Since March 30, Israeli forces have killed 118 Palestinians, including 14 children, and wounded 3,895 with live gunfire as protesters engaged in weekly demonstrations at the border fences separating Gaza and Israel. The following article was published in the July-August 2018 issue of NewsNotes.
The “March of Return” protests at the Gaza border fence aimed to draw attention to the 11-year blockade of Gaza and to demand the right of return for Palestinian refugees, many of whom now living in the Gaza Strip. May 15 marked the 70th commemoration of the Nakba, the “catastrophe” resulting from the creation of the State of Israel which forced approximately 750,000 Palestinians to flee their homes.
The resulting injuries and deaths of residents of Gaza demonstrating near the fence in recent weeks by Israeli military forces have been called war crimes by some leading international human rights experts.
The culmination of the “March of Return” was moved up one day to May 14 to protest the celebration marking the opening of the the new U.S. embassy in Jerusalem, the fulfillment of a campaign promise made by President Trump which has been decried by the international community as an impediment to final negotiations between Israel and Palestine. While Prime Minister Benjamin Netanyahu’s military forces killed over 60 people in Gaza the day of the dedication of the new embassy, he inexplicably declared it “a great day for peace.”
On June 13, Human Rights Watch released a report titled, “Israel: Apparent War Crimes in Gaza,” detailing interviews with witnesses to Israeli forces’ killing of civilians. In the report, Human Rights Watch concluded “Israeli forces’ repeated use of lethal force in the Gaza Strip since March 30, 2018, against Palestinian demonstrators who posed no imminent threat to life may amount to war crimes.”
As a result, Human Rights Watch recommends three actions:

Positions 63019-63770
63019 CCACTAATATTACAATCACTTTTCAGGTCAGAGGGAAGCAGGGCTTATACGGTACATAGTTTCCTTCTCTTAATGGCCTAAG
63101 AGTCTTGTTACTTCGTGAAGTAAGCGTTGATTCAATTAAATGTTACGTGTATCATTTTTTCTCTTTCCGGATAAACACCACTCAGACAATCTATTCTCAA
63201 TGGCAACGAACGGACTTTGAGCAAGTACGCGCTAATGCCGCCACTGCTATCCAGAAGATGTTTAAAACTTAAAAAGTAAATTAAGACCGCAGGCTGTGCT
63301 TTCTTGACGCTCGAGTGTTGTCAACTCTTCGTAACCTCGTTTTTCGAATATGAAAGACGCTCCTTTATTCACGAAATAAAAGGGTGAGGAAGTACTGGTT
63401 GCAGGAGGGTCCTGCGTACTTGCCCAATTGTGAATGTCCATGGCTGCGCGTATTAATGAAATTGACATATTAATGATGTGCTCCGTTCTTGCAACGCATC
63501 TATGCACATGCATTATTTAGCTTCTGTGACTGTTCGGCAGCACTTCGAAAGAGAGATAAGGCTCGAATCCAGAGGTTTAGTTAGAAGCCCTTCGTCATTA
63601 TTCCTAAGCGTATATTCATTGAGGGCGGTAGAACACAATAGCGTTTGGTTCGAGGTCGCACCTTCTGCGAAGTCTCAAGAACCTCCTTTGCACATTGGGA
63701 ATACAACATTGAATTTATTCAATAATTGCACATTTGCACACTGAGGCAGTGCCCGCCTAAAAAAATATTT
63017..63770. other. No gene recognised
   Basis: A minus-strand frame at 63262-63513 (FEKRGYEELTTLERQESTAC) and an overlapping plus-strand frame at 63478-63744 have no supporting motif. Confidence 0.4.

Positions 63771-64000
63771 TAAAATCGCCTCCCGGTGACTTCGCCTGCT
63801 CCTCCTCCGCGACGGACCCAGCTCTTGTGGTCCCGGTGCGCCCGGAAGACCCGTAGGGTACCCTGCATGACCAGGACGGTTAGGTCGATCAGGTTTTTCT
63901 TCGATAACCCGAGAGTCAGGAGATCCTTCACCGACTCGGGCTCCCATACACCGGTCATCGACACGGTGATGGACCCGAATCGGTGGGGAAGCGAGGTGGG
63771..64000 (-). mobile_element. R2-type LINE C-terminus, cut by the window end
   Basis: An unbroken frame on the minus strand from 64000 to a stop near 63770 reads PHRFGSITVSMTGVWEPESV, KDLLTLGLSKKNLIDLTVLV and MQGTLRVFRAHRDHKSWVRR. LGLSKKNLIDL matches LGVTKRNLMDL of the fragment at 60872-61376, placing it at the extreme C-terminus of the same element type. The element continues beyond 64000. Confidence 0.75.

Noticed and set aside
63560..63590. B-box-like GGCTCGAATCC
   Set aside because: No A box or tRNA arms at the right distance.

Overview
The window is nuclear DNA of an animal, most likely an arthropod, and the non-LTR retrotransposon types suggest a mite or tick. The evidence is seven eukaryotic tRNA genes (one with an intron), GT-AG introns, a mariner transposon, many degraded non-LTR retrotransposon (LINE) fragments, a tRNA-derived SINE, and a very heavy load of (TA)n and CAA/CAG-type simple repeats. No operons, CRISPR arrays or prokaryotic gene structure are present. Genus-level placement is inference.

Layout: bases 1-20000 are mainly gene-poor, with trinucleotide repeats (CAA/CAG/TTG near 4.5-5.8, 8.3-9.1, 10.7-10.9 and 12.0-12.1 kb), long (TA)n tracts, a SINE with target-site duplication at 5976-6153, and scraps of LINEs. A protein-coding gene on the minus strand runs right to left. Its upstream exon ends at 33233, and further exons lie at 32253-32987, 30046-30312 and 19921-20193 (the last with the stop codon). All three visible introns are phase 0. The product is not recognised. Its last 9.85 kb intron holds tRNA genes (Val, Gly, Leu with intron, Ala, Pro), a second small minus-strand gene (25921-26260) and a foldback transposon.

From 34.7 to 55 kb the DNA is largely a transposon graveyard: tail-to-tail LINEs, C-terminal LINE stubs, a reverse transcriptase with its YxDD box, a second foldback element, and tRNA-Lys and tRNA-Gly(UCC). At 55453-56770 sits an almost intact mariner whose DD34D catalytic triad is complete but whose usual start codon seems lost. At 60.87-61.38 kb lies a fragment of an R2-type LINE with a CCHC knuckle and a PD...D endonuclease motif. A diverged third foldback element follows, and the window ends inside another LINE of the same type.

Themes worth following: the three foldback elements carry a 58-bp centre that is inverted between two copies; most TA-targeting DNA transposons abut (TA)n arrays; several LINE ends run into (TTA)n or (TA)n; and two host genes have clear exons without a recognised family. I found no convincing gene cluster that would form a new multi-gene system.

First, the UN General Assembly pass a resolution calling for the protection of Palestinians in Gaza and support for the UN Human Rights Council’s formation of an international commission to investigate abuses in occupied Palestinian territory, including which specific Israeli officials instructed soldiers to use live fire against protesters.
Second, the International Criminal Court initiate a formal investigation into crimes committed in Palestine.
Third, the international community impose sanctions targeting Israeli officials responsible for ongoing human rights violations.
International human rights standards, which govern the use of force outside of active conflict laid out in the UN Basic Principles on the Use of Force and Firearms by Law Enforcement Officials, prohibit the use of live gunfire except in cases where there is “the imminent threat of death or serious injury” and “only when less extreme means are insufficient to achieve these objectives.” Despite these international standards, the Human Rights Watch report notes that Israeli officials explicitly approved the use of live ammunition against protesters attempting to breach the fences which divide Gaza from Israel.
According to the report, “the use of live ammunition cannot be justified by automatically deeming every Palestinian who attempts to breach the fences to be an imminent threat to life, and in fact Israeli forces also shot medics, journalists, children, and others who were hundreds of meters away from the fences.”
The spokesman for the UN high commissioner for human rights, Rupert Colville, echoed this sentiment when he said: “The mere fact of approaching a fence is not a lethal, life-threatening act, so that does not warrant being shot.”
On June 13, the UN General Assembly passed a resolution calling for the protection of Palestinians in Gaza which “deplores the use of any excessive, disproportionate and indiscriminate force by the Israeli forces against Palestinian civilians…including the use of live ammunition against civilian protesters, including children,” and further “demands that Israel, the occupying Power, refrain from such actions and fully abide by its legal obligations and responsibilities.” It also asks the Secretary General to make recommendations for ensuring protection of the Palestinian civilian population under Israeli occupation within 60 days.
The resolution was first introduced by Kuwait before the UN Security Council on June 1 but failed to pass because of a veto by the United States. The U.S. attempted to amend the resolution before the General Assembly to include strong language condemning the actions of Hamas against Israel but the amendment failed to receive enough votes and was not adopted.
The resolution that did finally pass “deplores the firing of rockets from the Gaza Strip against Israeli civilian areas,” but does not name Hamas as the perpetrator of such actions.
Photo: Vendor selling eggs by donkey cart in Gaza on April 24, 2018 by Gerry Lee/MOGC. Read Gerry Lee's article about his 24-hour visit to Gaza in April.